Because of elbow surgery 4 months earlier programming had to be focused on regaining strength through range of motion rather than building to maximum weight. From a strength stand point this allowed more focus on lockout strength and power at the end range of the bench press. After some weeks getting used to full range bench press a program that included slow introduction to mild upper body plyometric exercises was used building up in intensity in a linear fashion. This was not only to help activate the CNS but also to reintroduce the bodies ability to absorb eccentric force and utilize the stretch reflex. The volume of horizontal pushing exercises was not excessive as the actual focus of the 2 month program was more towards regaining abilities in Olympic lifting. The athlete already had a good amount of muscle mass so besides a brief period during the rehab phase, direct hypertrophy work was unnecessary. Bench press weights were assigned with 1 heavy session and 1 light session per week when possible. The weights were kept manageable increasing an average of 2% per week with a jump on week five of 3% and week six of 5% with a corresponding drop in reps and increase in sets. The goal was every rep achieved and to be able to walk away from the exercises with more in the tank every week thus keeping a good groove on every rep. Week 6-8 more time was spend on double and single repetition sets with the goal of practicing the feel of heavy weight without losing form. Ballistic work was increased in intensity while other accessory work took a back seat. It should be noted that the athlete was unaware of his goal for the day until he was in the gym. Sleep had been sub par and he had trained in high volume Olympic lifting the night before. However, he is gifted in the ability to operate at a high level in sub optimal conditions.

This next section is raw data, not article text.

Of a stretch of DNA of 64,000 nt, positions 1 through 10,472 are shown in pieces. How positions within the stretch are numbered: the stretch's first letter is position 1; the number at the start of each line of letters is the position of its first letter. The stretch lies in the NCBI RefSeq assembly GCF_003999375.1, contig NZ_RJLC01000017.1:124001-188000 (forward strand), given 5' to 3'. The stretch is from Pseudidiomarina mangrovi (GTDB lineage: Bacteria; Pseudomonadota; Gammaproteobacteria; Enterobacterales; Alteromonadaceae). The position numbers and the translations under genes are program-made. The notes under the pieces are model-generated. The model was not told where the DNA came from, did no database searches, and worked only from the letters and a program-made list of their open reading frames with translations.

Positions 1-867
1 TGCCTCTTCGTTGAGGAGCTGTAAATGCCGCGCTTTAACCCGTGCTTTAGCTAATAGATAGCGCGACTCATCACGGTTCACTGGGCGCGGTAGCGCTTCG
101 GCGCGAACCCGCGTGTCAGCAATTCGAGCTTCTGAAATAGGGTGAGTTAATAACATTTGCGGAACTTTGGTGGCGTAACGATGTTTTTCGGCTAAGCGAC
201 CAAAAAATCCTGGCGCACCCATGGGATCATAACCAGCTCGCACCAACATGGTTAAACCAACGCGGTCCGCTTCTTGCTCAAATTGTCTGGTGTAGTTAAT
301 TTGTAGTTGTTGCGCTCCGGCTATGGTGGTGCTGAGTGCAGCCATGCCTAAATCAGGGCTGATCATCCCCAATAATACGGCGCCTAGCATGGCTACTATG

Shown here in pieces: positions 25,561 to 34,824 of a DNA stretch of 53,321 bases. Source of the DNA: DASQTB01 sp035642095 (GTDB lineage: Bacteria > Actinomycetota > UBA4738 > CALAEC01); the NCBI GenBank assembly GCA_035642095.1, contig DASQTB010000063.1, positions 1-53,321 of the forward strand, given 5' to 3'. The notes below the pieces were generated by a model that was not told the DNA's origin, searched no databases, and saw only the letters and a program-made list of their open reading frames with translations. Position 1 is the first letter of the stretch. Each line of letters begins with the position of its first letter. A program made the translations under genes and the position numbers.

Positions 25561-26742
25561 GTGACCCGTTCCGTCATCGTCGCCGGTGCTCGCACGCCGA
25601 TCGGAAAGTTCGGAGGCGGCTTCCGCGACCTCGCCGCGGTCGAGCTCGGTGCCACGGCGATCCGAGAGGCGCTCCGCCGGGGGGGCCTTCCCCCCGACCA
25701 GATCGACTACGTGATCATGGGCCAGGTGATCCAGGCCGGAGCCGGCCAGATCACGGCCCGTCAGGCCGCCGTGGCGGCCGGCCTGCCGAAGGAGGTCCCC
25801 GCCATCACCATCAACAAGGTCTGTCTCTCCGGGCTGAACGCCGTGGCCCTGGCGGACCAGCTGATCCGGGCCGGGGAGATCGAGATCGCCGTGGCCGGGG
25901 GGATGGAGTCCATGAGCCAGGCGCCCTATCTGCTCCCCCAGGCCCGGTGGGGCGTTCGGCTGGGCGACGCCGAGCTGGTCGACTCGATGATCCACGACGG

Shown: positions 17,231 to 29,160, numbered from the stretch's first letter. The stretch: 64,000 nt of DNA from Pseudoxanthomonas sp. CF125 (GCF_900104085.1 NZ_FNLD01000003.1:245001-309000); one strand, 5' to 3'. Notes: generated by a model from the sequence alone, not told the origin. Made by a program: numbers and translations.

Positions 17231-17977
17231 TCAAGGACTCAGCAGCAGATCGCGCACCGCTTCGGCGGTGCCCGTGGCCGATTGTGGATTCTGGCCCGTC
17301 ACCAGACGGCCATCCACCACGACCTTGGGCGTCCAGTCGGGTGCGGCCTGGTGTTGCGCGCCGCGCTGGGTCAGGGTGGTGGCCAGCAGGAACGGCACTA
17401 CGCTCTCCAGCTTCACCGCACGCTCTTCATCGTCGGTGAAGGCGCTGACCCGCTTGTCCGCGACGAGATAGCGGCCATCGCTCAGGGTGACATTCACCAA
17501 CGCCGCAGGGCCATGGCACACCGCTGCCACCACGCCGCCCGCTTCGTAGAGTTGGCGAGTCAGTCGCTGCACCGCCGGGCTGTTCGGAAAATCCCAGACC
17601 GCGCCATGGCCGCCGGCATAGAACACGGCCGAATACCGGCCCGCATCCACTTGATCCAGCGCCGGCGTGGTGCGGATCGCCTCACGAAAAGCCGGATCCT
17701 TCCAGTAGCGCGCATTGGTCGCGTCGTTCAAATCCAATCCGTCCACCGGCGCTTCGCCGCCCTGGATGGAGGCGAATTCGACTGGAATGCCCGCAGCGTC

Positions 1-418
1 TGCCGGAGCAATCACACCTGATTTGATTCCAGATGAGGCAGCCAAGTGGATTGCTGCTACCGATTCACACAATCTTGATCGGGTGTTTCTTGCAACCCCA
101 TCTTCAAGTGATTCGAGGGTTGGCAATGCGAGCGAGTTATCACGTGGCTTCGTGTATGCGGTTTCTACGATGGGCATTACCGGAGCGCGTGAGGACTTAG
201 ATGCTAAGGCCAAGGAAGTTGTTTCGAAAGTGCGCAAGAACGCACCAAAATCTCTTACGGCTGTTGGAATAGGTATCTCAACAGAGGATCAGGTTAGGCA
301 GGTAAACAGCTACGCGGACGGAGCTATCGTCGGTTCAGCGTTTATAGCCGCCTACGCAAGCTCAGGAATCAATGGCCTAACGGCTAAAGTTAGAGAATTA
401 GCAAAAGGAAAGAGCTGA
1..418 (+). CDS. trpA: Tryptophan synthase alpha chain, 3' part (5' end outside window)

This shows the importance of specific programing for athletes at a high level. Programs need to be designed with the considerations of the unique abilities, weaknesses, psychology, and lifestyle of the person in question.
This was the approximate sequence used on testing day. (In kilograms)20kgx10
Not enough attention is paid to coming down after a workout. There are lots of things we do to wake up and arouse our central nervous system but not enough on how to come down. We have limited abilities to stay in an excited state which should be respected. Time and time again people have learned that there is no way to get around this without consequences. The truth is many people don’t know how to relax. Sitting in front of a tv or computer screen is still quite stimulating. The idea of relaxing with your thoughts seems to be a lost art. People get into a cycle of drinking coffee or other caffeinated beverage to wake up and drinking alcohol to come down. They stress the body constantly throwing drugs into it and then wonder why they seem to NEED caffeine to wake up. It is a difficult cycle to break. If you get at least decent sleep you shouldn’t NEED a pre workout. They certainly can help but if you are taking them before every workout you may have more problems than you realize.